Courage, I seemed to think, comes to us in finite quantities, like an inheritance, and by being frugal and stashing it away and letting it earn interest, we steadily increase our moral capital in preparation for that day when the account must be drawn down. It as a comforting theory. It dispensed with all those bothersome little acts of daily courage; it offered hope and grace to the repetitive coward; it justified the past while amortizing the future.I'm teaching the first of three classes (in my seminar on the 1960s) on Tim O'Brien's amazing book The Things They Carried tomorrow. It will be the fifth or sixth time, I think, I've taught it. At least fifth, plus one time I taught the title story by itself.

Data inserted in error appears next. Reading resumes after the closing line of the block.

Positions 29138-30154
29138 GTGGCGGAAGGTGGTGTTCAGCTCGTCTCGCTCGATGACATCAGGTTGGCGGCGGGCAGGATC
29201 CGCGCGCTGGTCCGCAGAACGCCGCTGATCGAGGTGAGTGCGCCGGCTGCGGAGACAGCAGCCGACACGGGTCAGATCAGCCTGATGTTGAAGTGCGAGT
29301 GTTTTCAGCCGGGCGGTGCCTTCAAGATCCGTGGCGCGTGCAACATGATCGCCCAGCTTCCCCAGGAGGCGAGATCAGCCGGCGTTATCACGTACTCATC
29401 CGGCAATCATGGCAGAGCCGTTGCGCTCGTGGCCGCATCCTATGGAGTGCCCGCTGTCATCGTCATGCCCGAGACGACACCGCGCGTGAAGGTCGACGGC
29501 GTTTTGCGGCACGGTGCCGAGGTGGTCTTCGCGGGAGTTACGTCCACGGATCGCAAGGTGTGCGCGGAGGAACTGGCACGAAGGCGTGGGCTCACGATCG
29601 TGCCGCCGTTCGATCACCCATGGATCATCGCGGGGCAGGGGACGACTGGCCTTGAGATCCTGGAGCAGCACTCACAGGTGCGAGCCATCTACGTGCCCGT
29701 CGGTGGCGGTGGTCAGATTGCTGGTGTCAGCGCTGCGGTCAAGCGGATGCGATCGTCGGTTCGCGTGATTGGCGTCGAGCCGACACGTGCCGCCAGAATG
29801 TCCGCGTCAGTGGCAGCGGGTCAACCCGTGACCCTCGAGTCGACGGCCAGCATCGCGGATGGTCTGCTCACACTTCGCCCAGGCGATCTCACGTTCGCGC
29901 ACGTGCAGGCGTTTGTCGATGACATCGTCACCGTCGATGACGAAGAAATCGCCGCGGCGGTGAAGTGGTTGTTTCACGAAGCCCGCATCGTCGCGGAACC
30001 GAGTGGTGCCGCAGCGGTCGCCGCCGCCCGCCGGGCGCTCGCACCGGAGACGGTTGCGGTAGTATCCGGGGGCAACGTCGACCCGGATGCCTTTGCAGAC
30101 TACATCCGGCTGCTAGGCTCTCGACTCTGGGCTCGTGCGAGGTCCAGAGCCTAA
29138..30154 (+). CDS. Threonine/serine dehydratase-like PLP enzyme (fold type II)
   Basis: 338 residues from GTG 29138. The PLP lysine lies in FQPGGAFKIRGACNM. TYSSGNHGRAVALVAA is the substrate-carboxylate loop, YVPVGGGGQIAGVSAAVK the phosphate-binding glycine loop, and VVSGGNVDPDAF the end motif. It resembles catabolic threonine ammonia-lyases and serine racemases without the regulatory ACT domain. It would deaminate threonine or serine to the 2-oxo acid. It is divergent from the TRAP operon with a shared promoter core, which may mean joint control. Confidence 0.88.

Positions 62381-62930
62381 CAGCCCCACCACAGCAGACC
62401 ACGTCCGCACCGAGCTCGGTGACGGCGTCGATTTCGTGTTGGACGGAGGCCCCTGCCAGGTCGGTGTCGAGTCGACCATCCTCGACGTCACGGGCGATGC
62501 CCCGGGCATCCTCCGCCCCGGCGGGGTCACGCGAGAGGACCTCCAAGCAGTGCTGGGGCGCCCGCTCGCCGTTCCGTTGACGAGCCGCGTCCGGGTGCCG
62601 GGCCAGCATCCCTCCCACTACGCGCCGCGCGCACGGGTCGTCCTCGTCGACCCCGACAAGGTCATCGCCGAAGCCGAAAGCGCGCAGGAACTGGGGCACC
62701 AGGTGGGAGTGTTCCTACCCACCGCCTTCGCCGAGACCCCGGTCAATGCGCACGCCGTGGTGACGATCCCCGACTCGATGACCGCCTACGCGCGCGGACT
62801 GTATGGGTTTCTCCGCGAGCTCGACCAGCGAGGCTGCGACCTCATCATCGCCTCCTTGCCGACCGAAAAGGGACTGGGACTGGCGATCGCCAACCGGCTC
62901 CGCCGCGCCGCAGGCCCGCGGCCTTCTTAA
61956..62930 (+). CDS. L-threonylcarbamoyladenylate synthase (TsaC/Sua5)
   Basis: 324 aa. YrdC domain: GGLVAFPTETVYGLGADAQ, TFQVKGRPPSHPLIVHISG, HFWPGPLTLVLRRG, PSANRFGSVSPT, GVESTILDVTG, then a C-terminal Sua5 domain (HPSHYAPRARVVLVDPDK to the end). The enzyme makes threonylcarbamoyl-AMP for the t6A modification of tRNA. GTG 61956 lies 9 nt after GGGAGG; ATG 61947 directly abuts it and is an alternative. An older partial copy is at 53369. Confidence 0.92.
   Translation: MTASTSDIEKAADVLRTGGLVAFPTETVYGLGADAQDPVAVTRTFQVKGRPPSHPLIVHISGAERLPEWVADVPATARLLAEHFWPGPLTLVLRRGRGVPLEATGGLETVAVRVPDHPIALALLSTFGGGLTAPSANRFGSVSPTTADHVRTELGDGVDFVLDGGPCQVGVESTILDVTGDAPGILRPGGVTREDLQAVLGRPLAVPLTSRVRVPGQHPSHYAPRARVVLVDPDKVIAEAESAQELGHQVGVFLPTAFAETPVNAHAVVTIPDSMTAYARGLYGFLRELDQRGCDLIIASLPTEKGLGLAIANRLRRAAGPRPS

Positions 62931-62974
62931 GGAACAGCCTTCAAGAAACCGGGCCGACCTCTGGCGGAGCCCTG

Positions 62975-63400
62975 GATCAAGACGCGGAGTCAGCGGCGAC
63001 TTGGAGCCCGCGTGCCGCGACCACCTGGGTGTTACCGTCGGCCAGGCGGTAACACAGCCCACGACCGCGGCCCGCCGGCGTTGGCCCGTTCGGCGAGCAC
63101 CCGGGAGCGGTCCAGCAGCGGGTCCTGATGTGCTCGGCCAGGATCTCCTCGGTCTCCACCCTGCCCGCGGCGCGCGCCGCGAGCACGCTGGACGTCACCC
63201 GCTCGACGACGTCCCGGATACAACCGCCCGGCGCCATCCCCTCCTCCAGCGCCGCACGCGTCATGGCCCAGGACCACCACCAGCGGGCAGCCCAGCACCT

— Tim O'Brien, The Things They Carried, "On the Rainy River"
Anyway, now, rereading it for class tomorrow, for the sixth or seventh or whateveritisth time, this quote struck me. I've read those words before, of course, many times. But each time through, of course, different quotes stand out; this one stood out tonight.